Available labour resources are in ever-shorter supply



The labour market favoured employees in the fourth quarter of last year. Data from Statistics Estonia show annual growth in employment accelerating to 2.3% from 1.3% in the third quarter. The unemployment rate fell at the same time to 6.3%, which is well below the average for the past decade.

Data from the Tax and Customs Board also indicated an increase in employment, showing an even faster increase in the number of people receiving a wage than that shown in the Estonian labour force survey in the second half of 2014. The increase in employment was affected to some extent by the requirement for registration of employees. The figures from Töötukassa, the unemployment insurance fund, for unemployment did not show any fall in registered unemployment in the fourth quarter. The difference in the figures from Statistics Estonia and Töötukassa could arise because the unemployed made more active use of Töötukassa services.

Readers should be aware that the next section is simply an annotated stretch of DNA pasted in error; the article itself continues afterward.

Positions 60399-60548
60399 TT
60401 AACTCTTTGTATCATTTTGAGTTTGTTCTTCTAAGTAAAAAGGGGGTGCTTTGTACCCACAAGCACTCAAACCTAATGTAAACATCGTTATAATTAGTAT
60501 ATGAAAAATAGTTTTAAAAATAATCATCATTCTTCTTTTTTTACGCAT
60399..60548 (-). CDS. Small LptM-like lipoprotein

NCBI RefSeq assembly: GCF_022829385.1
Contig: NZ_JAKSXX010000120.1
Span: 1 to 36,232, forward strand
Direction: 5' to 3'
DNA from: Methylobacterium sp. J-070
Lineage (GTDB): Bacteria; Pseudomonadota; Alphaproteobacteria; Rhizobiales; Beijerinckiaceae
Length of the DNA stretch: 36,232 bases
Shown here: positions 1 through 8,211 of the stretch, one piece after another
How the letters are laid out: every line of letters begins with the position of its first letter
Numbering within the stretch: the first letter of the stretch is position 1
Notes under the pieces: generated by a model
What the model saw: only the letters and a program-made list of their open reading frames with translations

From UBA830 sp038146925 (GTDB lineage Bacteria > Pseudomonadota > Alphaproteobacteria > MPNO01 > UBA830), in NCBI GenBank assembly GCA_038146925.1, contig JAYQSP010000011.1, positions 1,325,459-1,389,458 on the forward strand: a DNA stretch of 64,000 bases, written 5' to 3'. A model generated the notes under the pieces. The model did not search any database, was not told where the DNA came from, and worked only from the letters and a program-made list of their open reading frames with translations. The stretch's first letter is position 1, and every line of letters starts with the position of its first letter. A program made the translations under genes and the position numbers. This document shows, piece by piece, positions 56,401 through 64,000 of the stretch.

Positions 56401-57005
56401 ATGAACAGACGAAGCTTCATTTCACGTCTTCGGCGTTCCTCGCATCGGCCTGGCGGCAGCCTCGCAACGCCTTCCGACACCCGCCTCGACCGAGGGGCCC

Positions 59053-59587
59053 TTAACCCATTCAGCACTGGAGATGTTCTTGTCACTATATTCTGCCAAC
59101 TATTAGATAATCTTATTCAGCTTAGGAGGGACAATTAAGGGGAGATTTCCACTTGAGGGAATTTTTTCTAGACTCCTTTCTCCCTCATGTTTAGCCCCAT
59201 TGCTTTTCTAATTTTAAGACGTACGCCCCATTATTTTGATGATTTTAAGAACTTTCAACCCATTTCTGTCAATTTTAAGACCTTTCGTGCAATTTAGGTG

Employers faced ever-shorter supplies of available labour resources in 2014. A larger share of value added had to be allocated as wage costs to cover retention and recruitment of staff, meaning that there was a reduction in profits. Faster economic growth came mainly from increased use of the labour force and only to a small extent from labour productivity. Such growth will not be possible to maintain in the longer term in an ageing society. However, the persistent large differences in productivity between Estonia and the Nordic countries show that there is large potential for growth from investment in the knowledge and skills of staff.

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Viljar Rääsk
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